Paul and the Cheneys have rarely been on the same side. In 2010, the former vice president endorsed Paul’s primary opponent and Paul has said the former Wyoming representative, a war hawk, created a “disaster” for the United States.

“I think Dick Cheney has probably been wrong about almost every foreign policy decision over the last 20 or 30 years,” Paul told conservative talk show host Laura Ingraham.

In a recent Casper Star-Tribune and Wyoming PBS poll, Cheney has 21 percent of the Republican vote while Tim Stubson garnered 8.7 percent. Paul’s horse in the race, Christensen, followed with 4.1 percent.


5. Cheney Has Raised $1.4 Million, Including Donations From the Bush Family

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Cheney during her time with the State Department. (Getty)

Federal election records show Cheney has received more than $1.4 million in campaign contributions and, as of Tuesday’s primary, has $542,530 in cash on hand. A glimpse at the campaign’s contributors shows a who’s-who of the former Bush administration:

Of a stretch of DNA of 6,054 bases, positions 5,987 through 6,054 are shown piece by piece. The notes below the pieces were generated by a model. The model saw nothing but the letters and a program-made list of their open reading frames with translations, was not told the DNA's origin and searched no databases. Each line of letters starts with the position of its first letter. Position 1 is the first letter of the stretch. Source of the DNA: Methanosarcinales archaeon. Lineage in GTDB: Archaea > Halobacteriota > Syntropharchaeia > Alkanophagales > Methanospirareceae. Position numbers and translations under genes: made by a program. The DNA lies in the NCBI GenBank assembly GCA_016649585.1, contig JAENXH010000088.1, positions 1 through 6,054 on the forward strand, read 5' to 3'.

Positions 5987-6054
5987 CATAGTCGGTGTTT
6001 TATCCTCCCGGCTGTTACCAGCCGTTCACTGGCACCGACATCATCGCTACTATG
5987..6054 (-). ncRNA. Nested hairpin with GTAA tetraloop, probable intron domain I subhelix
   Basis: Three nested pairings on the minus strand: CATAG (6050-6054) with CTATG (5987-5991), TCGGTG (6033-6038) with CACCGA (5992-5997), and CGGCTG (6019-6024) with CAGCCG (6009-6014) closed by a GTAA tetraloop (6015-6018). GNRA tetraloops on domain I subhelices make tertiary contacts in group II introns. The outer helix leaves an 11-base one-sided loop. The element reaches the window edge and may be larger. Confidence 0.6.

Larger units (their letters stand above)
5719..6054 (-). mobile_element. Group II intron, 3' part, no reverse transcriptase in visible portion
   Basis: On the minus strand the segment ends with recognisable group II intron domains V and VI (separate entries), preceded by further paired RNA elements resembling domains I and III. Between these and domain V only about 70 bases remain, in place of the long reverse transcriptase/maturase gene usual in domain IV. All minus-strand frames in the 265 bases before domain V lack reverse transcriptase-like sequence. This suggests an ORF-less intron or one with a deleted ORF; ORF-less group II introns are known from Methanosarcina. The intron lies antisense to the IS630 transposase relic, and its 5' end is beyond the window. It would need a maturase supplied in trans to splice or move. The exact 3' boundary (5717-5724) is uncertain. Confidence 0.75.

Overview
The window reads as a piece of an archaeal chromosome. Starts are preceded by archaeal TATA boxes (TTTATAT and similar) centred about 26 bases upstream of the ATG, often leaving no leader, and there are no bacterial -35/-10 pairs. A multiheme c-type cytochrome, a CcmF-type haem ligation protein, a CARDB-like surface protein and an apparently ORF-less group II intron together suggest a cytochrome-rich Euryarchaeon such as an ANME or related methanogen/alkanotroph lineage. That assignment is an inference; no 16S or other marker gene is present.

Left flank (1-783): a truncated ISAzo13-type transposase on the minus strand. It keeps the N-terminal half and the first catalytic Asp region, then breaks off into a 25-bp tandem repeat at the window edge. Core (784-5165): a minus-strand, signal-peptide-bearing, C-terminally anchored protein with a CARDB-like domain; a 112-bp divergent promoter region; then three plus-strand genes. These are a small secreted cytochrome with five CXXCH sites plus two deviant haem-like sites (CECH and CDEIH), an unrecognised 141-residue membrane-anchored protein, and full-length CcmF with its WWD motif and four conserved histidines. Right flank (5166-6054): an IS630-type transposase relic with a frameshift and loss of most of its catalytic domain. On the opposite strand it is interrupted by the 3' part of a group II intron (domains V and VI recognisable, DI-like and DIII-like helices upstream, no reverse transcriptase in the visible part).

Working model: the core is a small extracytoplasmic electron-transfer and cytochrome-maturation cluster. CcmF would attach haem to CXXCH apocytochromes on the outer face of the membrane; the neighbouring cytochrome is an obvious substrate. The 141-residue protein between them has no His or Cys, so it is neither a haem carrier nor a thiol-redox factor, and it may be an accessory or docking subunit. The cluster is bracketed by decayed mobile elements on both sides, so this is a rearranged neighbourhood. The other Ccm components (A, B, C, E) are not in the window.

Cheney has received a combined $11,300 from the Bush family, from George H.W. and Barbara to George W. and Laura, records show. Former President George W. Bush and his wife, Laura, each gave $2,700 twice.

Cheney’s parents, Dick and Lynne, each contributed $2,700 twice.

Republican strategist and former Bush White House Chief of Staff Karl Rove donated $1,000 to Cheney’s campaign; former Defense Secretary Donald Rumsfeld and his wife, Joyce, each gave $2,700 twice.

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2 Comments

manigordo

i support her solely on the silly gay stand. obv her sister is an ugly dike, with an ever fuglier ‘wife’1 that’s what happened when you mince with your lesbian relatives; they backstab you first chance they get11 so by def and their actions, what kind of a ‘fam’ is that111 poor kids though; dunno if they even really classified as their own… the point is that if you notice carefully there’s no inconsistency in liz’s beliefs and actions. you don’t have to accept gay marriage to get along well with your defective and inferior gay relatives. unless they’re fanatical leftard idiots that wish to force their point of view and way of life at all costs, of course…